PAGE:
The accusations are extremely serious — women being strip-searched, punched, raped and threatened with death, to name a few.
And it’s not rebel soldiers in a foreign country who are being accused of the crimes, but our own RCMP.
Human Rights Watch, an international human rights watchdog, released a report last week highlighting what it describes as a failure by police to protect indigenous girls and women in northern B.C. The report was based on 87 interviews over five weeks with 42 First Nations women and eight girls.
It’s not the first time Canada has been flagged on this issue; the United Nations Committee on the Elimination of Discrimination of Women announced in 2011 it would conduct an inquiry into the murders and disappearances of aboriginal women and girls across the country.
It said government was not doing enough about the issue and as such, the committee of 23 independent experts from around the world would investigate.
And the horrors of women going missing in the Downtown Eastside along with the lack of appropriate police attention is all too fresh in this province.
But for the Human Rights Watch accusations to be taken seriously, the group has to be willing to provide pertinent details like who is making the accusations against whom, when and where they happened and more.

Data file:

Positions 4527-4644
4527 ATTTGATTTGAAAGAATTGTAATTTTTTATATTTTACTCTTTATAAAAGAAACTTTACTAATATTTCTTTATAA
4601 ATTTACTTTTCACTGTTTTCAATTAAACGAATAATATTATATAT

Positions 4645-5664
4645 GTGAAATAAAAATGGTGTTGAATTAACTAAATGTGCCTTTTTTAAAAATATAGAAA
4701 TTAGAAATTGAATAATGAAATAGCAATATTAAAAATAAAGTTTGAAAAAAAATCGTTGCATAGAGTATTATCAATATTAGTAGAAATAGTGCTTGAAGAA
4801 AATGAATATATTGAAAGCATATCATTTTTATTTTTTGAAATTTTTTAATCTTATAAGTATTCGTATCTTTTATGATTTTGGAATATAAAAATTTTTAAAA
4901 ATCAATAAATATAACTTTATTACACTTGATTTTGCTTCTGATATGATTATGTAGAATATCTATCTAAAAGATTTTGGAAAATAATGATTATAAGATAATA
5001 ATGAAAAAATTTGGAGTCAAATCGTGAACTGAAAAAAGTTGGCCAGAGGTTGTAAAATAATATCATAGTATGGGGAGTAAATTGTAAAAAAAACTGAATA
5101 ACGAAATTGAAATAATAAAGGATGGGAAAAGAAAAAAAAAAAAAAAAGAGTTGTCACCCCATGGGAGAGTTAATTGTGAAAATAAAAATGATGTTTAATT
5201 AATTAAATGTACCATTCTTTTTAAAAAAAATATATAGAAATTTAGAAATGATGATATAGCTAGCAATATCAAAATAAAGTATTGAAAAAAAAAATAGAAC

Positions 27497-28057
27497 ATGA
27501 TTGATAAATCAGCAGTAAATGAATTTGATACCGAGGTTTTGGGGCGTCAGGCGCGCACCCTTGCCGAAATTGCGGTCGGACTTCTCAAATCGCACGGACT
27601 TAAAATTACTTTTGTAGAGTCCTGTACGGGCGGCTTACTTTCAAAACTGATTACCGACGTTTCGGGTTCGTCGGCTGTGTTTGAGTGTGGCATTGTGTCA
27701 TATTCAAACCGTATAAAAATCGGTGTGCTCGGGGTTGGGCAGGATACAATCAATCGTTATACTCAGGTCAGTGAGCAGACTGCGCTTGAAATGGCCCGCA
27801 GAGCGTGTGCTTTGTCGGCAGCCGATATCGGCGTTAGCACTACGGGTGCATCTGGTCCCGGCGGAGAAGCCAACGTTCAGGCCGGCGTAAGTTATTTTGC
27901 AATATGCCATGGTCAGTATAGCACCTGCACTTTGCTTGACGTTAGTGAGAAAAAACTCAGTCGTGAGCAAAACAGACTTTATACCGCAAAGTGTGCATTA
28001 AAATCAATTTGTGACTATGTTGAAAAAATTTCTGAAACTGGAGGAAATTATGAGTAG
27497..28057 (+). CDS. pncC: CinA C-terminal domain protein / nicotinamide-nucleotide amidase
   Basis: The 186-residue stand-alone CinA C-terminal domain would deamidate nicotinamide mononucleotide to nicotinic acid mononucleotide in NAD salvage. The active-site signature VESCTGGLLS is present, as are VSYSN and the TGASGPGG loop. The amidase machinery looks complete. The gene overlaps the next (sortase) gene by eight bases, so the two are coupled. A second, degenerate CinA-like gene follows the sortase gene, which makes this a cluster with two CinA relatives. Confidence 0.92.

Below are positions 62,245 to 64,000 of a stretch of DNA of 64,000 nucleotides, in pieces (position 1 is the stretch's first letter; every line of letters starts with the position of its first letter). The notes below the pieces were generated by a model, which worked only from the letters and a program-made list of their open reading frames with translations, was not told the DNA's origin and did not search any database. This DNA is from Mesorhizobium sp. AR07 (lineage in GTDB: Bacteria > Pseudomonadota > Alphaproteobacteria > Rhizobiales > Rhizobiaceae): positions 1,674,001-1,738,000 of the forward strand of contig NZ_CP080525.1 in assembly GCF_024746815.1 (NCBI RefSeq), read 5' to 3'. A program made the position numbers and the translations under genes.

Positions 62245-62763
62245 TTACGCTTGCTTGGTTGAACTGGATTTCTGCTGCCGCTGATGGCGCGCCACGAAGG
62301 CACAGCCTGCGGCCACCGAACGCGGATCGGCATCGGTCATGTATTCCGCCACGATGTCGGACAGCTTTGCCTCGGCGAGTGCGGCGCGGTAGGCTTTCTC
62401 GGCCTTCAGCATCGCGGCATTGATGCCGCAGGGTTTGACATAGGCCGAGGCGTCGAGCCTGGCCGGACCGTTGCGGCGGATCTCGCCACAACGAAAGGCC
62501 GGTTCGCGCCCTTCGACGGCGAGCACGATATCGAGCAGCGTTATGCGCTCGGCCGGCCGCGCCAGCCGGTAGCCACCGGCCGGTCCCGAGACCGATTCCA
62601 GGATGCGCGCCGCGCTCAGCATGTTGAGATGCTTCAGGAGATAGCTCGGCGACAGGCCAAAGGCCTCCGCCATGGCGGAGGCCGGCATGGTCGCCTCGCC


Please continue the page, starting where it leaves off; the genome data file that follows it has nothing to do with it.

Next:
While the group says the women they interviewed are too fearful of going formally on the record lest they be further persecuted, as it sits, the complaints are simply going into a vacuum — unable to be substantiated, there is nowhere for them to go.
The accused will never face punishment for their alleged crimes and the victims will continue to live in fear, never seeing justice.
And to lump the murder of CJ Fowler, whose body was found here in December, in as an example of police failing to properly investigate aboriginal women’s deaths is just off base.
Her death has been a top priority for police here and to indicate anything otherwise is an unfair black eye to the hard-working members in Kamloops.
There are clear problems with our national police force but for allegations to be taken seriously, they need to be backed up accordingly.
We Say editorials represent the viewpoint of The Daily News and are written by publisher Tim Shoults, city editor Tracy Gilchrist, or associate news editors Dan Spark and Mark Rogers.